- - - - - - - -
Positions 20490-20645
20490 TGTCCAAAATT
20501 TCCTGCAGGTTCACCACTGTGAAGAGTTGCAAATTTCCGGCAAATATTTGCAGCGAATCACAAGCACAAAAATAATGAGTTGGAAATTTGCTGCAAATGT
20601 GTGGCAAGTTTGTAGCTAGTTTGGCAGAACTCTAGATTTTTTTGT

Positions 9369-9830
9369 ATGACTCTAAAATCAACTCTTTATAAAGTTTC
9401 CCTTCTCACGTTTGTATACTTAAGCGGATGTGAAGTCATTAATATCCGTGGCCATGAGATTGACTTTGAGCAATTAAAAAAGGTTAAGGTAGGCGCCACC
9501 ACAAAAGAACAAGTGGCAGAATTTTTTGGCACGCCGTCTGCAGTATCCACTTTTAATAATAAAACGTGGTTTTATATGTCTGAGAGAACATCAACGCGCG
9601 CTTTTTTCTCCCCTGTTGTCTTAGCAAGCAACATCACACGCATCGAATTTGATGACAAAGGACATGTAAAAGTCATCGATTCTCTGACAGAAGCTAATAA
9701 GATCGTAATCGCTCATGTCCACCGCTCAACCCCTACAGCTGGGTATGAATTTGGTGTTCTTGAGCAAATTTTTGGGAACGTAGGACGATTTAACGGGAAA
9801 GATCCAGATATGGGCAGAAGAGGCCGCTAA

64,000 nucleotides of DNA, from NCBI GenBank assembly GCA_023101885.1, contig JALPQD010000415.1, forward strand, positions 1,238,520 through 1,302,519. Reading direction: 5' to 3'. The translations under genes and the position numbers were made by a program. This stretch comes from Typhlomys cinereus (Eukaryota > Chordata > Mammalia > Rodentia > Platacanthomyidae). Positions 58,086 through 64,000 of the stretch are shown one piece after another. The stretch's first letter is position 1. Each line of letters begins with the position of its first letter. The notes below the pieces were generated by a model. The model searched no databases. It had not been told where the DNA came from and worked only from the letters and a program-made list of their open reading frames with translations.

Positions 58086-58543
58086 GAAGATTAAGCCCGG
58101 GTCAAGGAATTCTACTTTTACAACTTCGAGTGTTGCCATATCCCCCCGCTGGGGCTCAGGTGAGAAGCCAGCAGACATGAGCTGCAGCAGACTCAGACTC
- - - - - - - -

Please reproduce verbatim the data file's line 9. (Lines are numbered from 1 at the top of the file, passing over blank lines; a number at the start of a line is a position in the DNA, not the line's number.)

9601 CTTTTTTCTCCCCTGTTGTCTTAGCAAGCAACATCACACGCATCGAATTTGATGACAAAGGACATGTAAAAGTCATCGATTCTCTGACAGAAGCTAATAA